Dec. 31 wedding and divorce tax matters
6 tax breaks that are gone or reduced

New year, new baby, new tax breaks

Newborn baby UNICEF image

While millions of folks worldwide were greeting 2019's arrival, many were awaiting a more personal welcome for the planet's newest residents.

The United Nations Children’s Fund (UNICEF) estimates that more than 395,000 children will be born today, Jan. 1, 2019.

There's always much to-do over babies who arrive right after midnight on New Year's Day.

Much-needed tax breaks for parents: But for tax purposes, as long as a child is born or adopted any time during a tax year, be it on the first day or Dec. 31, the youngster could mean tax benefits for the new parents.

Those tax benefits to help offset the costs of having children are more welcome, and needed, by parents every year.

The U.S. Department of Agriculture estimates it will take $233,610 for a middle-income family today to raise a child. And that doesn't count the cost of college. (You can check out the estimate for your area with the USDA's calculator.)

Child-related tax reform changes: In 2018, the Tax Cuts and Jobs Act (TCJA) made substantial changes to three family-friendly tax breaks that could help.

First, the standard deduction, which most filers claim, has almost doubled. For 2018 filings, it's $24,000 for a jointly filing married couple and $18,000 for a head of household taxpayer.

Those amounts go to $24,400 for a jointly filing married couple and $18,350 for a head of household taxpayer for tax year 2019.

Second, that deduction increase was designed, in part, to make up for the TCJA's elimination of exemptions and personal allowances.

The law change, however, does allow what would have been the exemption amount to be used to calculate other tax breaks . For 2018 tax returns, that's $4,150. One withholding allowance is increased, due to inflation, to $4,200 for 2019.

Finally, the new tax law increased the Child Tax Credit (CTC), but eliminated the Additional Child Tax Credit (ACTC). The ACTC was more complicated to claim, but it did provide eligible taxpayers with the chance of getting a refund, aka in tax terminology it's a refundable tax credit.

CTC refunds potentially on hold? As a filing side note, the Protecting Americans from Tax Hikes, or PATH, Act enacted in 2015 included a requirement that the Internal Revenue Service hold until Feb. 15 any tax refunds due filers who claimed the Earned Income Tax Credit or the Additional Child Tax Credit.

The mandated delay in these refunds was, according to lawmakers, to give the IRS additional time to verify the filers' eligibility for these tax credits and stop any claims that were based on tax identity theft and refund fraud.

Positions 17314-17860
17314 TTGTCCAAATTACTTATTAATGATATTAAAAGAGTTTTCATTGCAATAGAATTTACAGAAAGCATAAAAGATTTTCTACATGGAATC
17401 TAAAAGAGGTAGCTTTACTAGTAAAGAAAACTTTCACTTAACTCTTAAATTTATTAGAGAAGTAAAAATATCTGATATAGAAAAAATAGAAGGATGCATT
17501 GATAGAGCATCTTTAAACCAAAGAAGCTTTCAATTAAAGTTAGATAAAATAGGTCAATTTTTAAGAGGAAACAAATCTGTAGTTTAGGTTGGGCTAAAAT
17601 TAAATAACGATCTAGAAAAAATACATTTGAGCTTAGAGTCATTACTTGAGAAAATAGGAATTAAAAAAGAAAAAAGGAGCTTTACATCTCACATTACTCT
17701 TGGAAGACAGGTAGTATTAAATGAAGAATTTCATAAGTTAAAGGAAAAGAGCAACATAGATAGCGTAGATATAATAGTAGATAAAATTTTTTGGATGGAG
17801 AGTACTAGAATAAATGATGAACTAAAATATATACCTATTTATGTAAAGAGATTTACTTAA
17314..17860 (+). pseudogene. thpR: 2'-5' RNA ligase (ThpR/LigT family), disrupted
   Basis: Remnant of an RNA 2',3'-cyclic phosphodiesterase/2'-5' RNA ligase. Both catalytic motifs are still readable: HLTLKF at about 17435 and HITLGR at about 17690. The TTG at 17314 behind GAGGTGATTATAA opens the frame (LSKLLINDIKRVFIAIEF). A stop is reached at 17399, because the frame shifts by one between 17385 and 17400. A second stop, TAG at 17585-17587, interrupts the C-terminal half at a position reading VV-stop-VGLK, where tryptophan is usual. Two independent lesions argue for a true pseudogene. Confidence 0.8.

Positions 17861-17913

But now with the ACTC replaced by a refundable portion of the revamped Child Tax Credit, will the IRS this filing season (and through tax year 2025 that it's in effect) hold onto the refunds due all filers who claimed the CTC?

I'm still waiting for word on how the tax agency will finesse the refund delay requirement.

Doubled child tax credit: Now the enhanced CTC, which is worth $2,000 under the TCJA instead of the original $1,000 tax break amount, includes a refundable amount of up to $1,400 that is available in certain tax situations.

The $1,000 basic CTC amount is set by law. The refundable portion, however, is indexed each year for inflation. For 2019, there is no change in the amount, so it stays at $1,400.

As with prior law, to claim the CTC you have to earn a certain amount. That threshold under TCJA was lowered to $2,500 per family, from the prior $3,000.

But if you made over a certain amount, the credit still phases out. Here, too, the thresholds have been changed, allowing higher earnings threshold than under prior law.

The phaseout for full credit eligibility increases for 2018 returns to $200,000 and $400,000 for joint filers. That's a substantial jump from the $75,000 for a single taxpayer and $110,000 for joint filers under prior law.

Credit-eligible children: The TCJA also retains requirements of the children for whom the Child Tax Credit is claimed.

As in past years, you can claim the credit if all of these conditions apply:

  • the child is younger than 17 at the end of the tax year (Dec. 31),
  • the child is a qualified tax dependent of the taxpayer and
  • the child lives with the taxpayer for at least six months of the year.

The child can be your own child, either by birth or adoption, as well as a stepchild or a foster child placed with you by a court or authorized agency.

You can also claim your brother, sister or step-sibling, as well as descendants of any of these qualifying people (nieces, nephews and grandchildren) as long as they meet the Internal Revenue Service tests to be claimed as dependents.

Your child also must have a Social Security number that is issued before the due date of the tax return, including extensions, on which you'll claim the CTC.

The IRS has an online tool you can use to determine whether your child qualifies you to claim the CTC.

Yeah, I know your head is spinning thinking about tax issues related to your new year's new baby. You've got your hands full, literally, taking care of the addition to your family.

But take a look at the Child Tax Credit and other family-related TCJA changes. They could make a big difference to your current and future tax bills.

You also might find these items of interest:

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Sunil Kumar Gupta

A must read! This blog gives an insight on the financial situations of India and the facts are extremely impeccable.

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